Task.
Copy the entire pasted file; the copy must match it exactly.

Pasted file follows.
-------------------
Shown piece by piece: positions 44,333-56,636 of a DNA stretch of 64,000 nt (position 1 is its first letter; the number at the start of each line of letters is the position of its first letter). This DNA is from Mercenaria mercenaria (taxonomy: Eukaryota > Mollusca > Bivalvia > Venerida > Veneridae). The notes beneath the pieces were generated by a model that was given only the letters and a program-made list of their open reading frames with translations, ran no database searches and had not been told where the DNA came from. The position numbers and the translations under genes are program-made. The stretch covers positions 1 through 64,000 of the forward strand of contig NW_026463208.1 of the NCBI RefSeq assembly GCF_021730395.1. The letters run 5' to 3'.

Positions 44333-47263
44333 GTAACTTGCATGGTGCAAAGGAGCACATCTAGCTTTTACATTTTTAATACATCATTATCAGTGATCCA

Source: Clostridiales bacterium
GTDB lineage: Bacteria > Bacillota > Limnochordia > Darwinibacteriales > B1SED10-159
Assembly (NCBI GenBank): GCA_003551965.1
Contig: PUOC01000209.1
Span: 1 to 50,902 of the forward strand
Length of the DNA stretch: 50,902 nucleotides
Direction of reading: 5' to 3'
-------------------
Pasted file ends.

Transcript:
Shown piece by piece: positions 44,333-56,636 of a DNA stretch of 64,000 nt (position 1 is its first letter; the number at the start of each line of letters is the position of its first letter). This DNA is from Mercenaria mercenaria (taxonomy: Eukaryota > Mollusca > Bivalvia > Venerida > Veneridae). The notes beneath the pieces were generated by a model that was given only the letters and a program-made list of their open reading frames with translations, ran no database searches and had not been told where the DNA came from. The position numbers and the translations under genes are program-made. The stretch covers positions 1 through 64,000 of the forward strand of contig NW_026463208.1 of the NCBI RefSeq assembly GCF_021730395.1. The letters run 5' to 3'.

Positions 44333-47263
44333 GTAACTTGCATGGTGCAAAGGAGCACATCTAGCTTTTACATTTTTAATACATCATTATCAGTGATCCA

Source: Clostridiales bacterium
GTDB lineage: Bacteria > Bacillota > Limnochordia > Darwinibacteriales > B1SED10-159
Assembly (NCBI GenBank): GCA_003551965.1
Contig: PUOC01000209.1
Span: 1 to 50,902 of the forward strand
Length of the DNA stretch: 50,902 nucleotides
Direction of reading: 5' to 3'